MY TEN-YEAR-OLD SON, Keith, is a bright child who brings home good grades from a fine school in suburban Chicago, but when I asked him over dinner one evening if he could draw a picture of the Illinois state flag, he hesitated, looked embarrassed, and finally said, “I don’t think so.” After an awkward moment, his face brightened as he remembered where I grew up. “But I can draw the Texas flag,” he announced proudly.
You may conclude that they teach odd stuff at Keith’s school. Not really. It’s just that he has spent nearly all his life in Illinois, where displays of the state flag are so rare that they might as well be officially banned, but he’s also taken weeklong trips each year to visit his grandparents in Austin, which have profusely exposed him to the flag of Texas. Seeking further confirmation of my suspicions, I asked my older sister, who has lived in Chicago for 24 years, to describe the Illinois flag. “It’s light blue and white,” she replied, “with red stars in the middle.” A perfect description … of the Chicago city flag. When I pointed out the Illinois flag, she couldn’t remember ever having seen it before. Even my wife, a native of Illinois, couldn’t conjure up its image in her mind.
When it comes to flags, it’s Texas, not Illinois, that is unique. In most places, the locals take about as much pride in the state flag as they do in the state bird. They may not even know what the flag looks like, and they don’t really care. In Texas, by contrast, you see it everywhere—not only on flagpoles, but also on T-shirts, caps, license plates, and bumper stickers. Nowhere else, I’ll venture, can you buy running shorts patterned after your state flag.
Flags first came into use for purposes of warfare: to identify one’s forces, to inspire the troops, even to signal wind direction to assist the aim of archers. Mainly, they were intended to provide quick identification in less-than-perfect viewing conditions, since confusion on the battlefield can be fatal. “Wording therefore tends to be excluded,” says the Encyclopaedia Britannica, “and the simpler patterns are favoured.”
If you’ve ever seen what flies over most state capitols, you’ll understand why hardly anyone pays attention. Illinois’ flag is simply mediocre—a white banner with an eagle in the center surrounded by a jumble of images and words that are impossible to make out beyond a distance of twenty feet; about the best that can be said is that it would suffice if you were faring poorly in a battle and needed to surrender. Hawaii’s, which consists of red, white, and blue horizontal stripes with a Union Jack in the upper left corner, looks as though it accidentally wandered away from the British Empire. Ohio uses a five-sided pennant that would be perfectly at home in a sailboat regatta. So would Rhode Island’s, a white square with an anchor. Drape yourself in the Maryland flag, an eye-torturing riot consisting of two yellow-and-black squares arrayed against a pair of red-and-white blocks, and you will shortly be named to Mr. Blackwell’s worst-dressed list. Alabama’s stark red X on a white square has all the charm of a traffic sign.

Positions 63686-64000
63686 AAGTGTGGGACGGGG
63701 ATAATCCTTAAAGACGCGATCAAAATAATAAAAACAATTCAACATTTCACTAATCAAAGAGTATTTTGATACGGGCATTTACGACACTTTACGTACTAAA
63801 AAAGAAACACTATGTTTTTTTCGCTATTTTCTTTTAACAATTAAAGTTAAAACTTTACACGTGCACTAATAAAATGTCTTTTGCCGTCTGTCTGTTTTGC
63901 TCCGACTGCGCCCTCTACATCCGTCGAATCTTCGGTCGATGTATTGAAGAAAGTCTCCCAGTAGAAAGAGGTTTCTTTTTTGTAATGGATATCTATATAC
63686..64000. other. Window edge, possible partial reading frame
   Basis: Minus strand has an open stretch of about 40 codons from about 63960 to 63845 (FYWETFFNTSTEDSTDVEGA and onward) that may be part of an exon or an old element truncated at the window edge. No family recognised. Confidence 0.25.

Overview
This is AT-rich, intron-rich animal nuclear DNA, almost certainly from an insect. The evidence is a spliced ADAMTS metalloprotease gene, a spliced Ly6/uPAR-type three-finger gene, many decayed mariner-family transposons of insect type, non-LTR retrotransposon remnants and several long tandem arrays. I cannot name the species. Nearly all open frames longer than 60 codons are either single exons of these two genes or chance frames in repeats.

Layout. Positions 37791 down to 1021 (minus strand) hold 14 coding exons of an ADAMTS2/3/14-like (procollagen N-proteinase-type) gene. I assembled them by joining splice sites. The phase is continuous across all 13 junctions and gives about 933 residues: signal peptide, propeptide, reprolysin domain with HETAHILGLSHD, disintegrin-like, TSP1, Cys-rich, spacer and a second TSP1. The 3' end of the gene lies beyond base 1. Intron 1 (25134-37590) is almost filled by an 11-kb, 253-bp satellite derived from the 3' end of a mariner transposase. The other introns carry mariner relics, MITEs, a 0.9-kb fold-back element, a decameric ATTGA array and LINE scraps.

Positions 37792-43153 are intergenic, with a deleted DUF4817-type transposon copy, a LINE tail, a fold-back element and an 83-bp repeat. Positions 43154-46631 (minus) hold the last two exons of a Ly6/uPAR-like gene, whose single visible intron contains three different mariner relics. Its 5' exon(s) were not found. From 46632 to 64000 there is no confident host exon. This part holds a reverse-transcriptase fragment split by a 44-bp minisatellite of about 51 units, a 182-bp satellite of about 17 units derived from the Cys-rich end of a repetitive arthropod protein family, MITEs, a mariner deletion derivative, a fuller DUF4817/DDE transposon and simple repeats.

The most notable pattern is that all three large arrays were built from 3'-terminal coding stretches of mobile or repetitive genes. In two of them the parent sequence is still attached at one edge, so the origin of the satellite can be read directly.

Many flags lack even ugly originality. Nearly half of them are dreary variations on a single theme: blue rectangles with what looks like scrambled eggs in the middle. Several, in a halfhearted attempt to distinguish themselves, resort to including their state’s name. But the image is supposed to speak for itself; putting “Kansas” on the state flag is akin to having the God of the Sistine Chapel flash an ID. (Try to imagine “The United States of America” printed across the Stars and Stripes.) Since states fly their flags almost exclusively within their borders, the practice of including names suggests that, say, Oregon is home to hordes of dullards who have to be reminded just what that banner is every time they see it.
Not every state flag is so bad. California’s lumbering grizzly bear evokes the state’s natural wonders as well as its western history. There is ample charm in South Carolina’s spare, eccentric design: a crescent moon floating over a palmetto tree on a navy-blue field. Washington, whose flag is the only one featuring a recognizable portrait of a person (George Washington, of course), is also the only green one. Alaska, like many states, employs stars, but these call to mind actual stars, because they’re arrayed in the pattern of the Big Dipper. Arizona’s aggressively colorful flag gets points for taking risks and answers a football trivia question: What are those red, blue, and yellow sunburst designs on the jerseys of the Arizona Cardinals? Perhaps the most enchanting flag is, appropriately, from the Land of Enchantment: New Mexico’s bright yellow rectangle with a red Pueblo sun symbol in the center is distinctive and unforgettable.
Texas went through a lengthy process of experimentation with its own emblem. As Charles E. Gilbert, Jr., notes in his 1964 book, Flags of Texas, several flags were used by rebellious Texans during the war for independence. Among those supposedly flying over the Alamo when it fell was one duplicating the red, white, and green Mexican flag—but with “1824”in the center to signify support for the Mexican constitution of 1824. But Texans soon wanted something that set them apart from their former rulers. One feature that appeared in several flags was a single five-pointed star. It was incorporated, for instance, into a flag Sarah Dodson designed for a company of Harrisburg, Kentucky, volunteers that included her husband. (The flag had vertical stripes of blue, white, and red, with the star in the blue; turn the white and red stripes ninety degrees and you have Texas’ current flag.) According to legend, the first official flag of the Republic of Texas was blue with a white star in the middle, encircled by the word “Texas.” Its successor kept the star but colored it gold and dropped